The Strait Area Campus of the Nova Scotia Community College (NSCC) has unveiled upgrades to its internationally recognized Nautical Institute’s navigation simulator.
With $849,170 through the Atlantic Canada Opportunity Agency’s (ACOA) Innovative Community Fund, the campus has also added a new marine voltage simulator, which officials said will create further training opportunities to better prepare students for highly skilled jobs in the industry.
“It is a great announcement,” Strait Area Campus Principal Tom Gunn told the Casket, just a couple hours after a formal announcement celebrating the federal funding and campus improvements.
The enhancements, ones described as ‘state of the art,’ include new digital software that simulates ice conditions and Arctic navigation, facilitating work with industry in the Northwest Passage.
Gunn noted that same day (Nov. 14) was the first formal day of operation for the equipment.
“We have been playing with them over the past couple weeks, but now they are up and running,” he said.
Describing it as “great news,” the campus principal talked about having the “most state-of-the-art” technology in the Maritimes.
Gunn said preparation work has been taking place for the past three months.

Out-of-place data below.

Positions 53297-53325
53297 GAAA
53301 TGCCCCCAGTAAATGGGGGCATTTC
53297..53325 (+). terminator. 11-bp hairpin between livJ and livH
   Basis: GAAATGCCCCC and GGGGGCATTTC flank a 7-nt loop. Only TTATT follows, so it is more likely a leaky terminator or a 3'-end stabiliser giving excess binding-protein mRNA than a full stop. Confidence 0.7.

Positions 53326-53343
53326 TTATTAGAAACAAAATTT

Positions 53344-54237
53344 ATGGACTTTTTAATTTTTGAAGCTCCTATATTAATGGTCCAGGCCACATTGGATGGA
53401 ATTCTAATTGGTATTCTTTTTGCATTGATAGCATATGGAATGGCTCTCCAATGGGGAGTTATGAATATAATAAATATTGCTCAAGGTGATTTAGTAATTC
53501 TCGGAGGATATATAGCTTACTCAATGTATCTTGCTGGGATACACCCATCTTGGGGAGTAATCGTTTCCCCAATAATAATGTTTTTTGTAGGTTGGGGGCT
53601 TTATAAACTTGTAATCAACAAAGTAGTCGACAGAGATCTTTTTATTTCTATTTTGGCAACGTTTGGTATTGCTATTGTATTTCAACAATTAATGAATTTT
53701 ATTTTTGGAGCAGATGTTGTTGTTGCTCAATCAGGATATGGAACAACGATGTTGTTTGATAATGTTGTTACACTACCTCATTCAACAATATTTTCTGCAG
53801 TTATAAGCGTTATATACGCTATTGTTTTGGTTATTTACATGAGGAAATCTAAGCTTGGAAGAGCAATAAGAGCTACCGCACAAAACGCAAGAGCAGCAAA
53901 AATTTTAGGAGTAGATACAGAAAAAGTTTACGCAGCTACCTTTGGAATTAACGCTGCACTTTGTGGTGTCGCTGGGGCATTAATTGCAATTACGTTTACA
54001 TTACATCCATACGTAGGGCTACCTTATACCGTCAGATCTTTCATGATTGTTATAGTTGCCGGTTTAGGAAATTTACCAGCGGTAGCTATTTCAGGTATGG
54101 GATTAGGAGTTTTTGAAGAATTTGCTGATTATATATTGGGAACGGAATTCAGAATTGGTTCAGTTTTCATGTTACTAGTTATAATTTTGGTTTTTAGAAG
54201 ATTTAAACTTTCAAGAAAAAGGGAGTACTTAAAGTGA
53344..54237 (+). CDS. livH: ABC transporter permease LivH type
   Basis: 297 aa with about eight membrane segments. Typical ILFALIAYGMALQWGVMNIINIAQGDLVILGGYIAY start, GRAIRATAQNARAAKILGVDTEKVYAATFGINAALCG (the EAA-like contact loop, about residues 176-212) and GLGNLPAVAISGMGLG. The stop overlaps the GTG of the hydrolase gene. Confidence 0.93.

“It is primarily for those working in the industry,” he added, when asked who will be benefitting from the equipment and technology.
President Don Bureaux, in a press release, said “NSCC is committed to infusing leading-edge technology into all of our learning opportunities.”
“For more than 140 years, the Nautical Institute at our Strait Area Campus has prepared cadets for successful careers at sea by immersing them into a learning environment like no other,” he added.
Bureaux described the marine voltage simulator as “an important addition to our on-site, hands-on-approach to learning, which allows our cadets and industry partners to access national and international standard training.”
Gunn said, last year, more than 1,200 people came to the campus for upgrading and re-certification.
Like Bureaux, he talked about the technology as a requirement for the campus’s cadet program, with students training to become master mariners and captains.
“It certainly enhances the learning experience,” Gunn said.
He agreed it is also technology in demand for companies across Canada.
“We want to keep them well-utilized,” he said, describing it as a “big investment.”
The newly-operational technology includes a full navigation bridge, including the aforementioned high voltage simulator, which is now common on big ocean-going vessels.
The Nautical Institute – the oldest marine training institution in Canada – is more than 145 years old.
“Innovation is critical to Atlantic Canada’s economic success, and job prospects in the commercial marine sector are significant. This project enhances the world-class training available at NSCC’s Nautical Institute, helping Nova Scotians continue to gain lucrative careers at sea,” Cape Breton-Canso MP Rodger Cuzner said.